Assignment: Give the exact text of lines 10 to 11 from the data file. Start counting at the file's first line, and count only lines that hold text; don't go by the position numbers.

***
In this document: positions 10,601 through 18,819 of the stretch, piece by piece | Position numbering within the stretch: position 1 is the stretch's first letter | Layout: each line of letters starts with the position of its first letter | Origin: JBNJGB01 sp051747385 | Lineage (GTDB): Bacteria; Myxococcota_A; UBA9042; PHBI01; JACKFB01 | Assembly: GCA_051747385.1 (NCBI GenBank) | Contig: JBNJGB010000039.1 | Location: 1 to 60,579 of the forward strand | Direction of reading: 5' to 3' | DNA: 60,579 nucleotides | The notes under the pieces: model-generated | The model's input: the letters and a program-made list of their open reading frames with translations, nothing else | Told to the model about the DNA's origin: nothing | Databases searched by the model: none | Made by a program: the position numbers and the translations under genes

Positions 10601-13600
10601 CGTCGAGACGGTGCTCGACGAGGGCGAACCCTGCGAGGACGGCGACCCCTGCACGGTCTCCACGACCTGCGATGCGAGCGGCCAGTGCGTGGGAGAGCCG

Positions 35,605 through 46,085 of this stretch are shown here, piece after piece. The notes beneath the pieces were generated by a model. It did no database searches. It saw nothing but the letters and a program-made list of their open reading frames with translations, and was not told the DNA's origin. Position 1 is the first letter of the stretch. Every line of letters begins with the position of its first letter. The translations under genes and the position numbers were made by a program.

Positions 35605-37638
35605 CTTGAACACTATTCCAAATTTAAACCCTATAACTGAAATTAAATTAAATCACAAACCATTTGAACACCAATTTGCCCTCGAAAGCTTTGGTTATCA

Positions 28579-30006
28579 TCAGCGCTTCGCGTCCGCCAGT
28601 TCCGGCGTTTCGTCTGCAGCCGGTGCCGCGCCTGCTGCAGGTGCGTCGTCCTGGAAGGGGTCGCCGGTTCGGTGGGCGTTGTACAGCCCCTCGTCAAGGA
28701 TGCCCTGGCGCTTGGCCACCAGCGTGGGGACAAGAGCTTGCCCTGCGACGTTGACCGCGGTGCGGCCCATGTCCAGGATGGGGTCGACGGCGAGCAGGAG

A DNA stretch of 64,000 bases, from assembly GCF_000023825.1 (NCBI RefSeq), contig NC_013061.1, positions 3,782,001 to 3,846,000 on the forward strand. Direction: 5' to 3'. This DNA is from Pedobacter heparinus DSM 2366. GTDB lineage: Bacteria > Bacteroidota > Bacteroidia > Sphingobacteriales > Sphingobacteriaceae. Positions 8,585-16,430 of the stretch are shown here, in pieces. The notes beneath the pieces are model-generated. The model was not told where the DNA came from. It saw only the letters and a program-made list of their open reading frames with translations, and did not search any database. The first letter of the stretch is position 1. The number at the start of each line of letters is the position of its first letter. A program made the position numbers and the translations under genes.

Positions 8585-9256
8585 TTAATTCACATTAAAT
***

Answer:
28701 TGCCCTGGCGCTTGGCCACCAGCGTGGGGACAAGAGCTTGCCCTGCGACGTTGACCGCGGTGCGGCCCATGTCCAGGATGGGGTCGACGGCGAGCAGGAG

A DNA stretch of 64,000 bases, from assembly GCF_000023825.1 (NCBI RefSeq), contig NC_013061.1, positions 3,782,001 to 3,846,000 on the forward strand. Direction: 5' to 3'. This DNA is from Pedobacter heparinus DSM 2366. GTDB lineage: Bacteria > Bacteroidota > Bacteroidia > Sphingobacteriales > Sphingobacteriaceae. Positions 8,585-16,430 of the stretch are shown here, in pieces. The notes beneath the pieces are model-generated. The model was not told where the DNA came from. It saw only the letters and a program-made list of their open reading frames with translations, and did not search any database. The first letter of the stretch is position 1. The number at the start of each line of letters is the position of its first letter. A program made the position numbers and the translations under genes.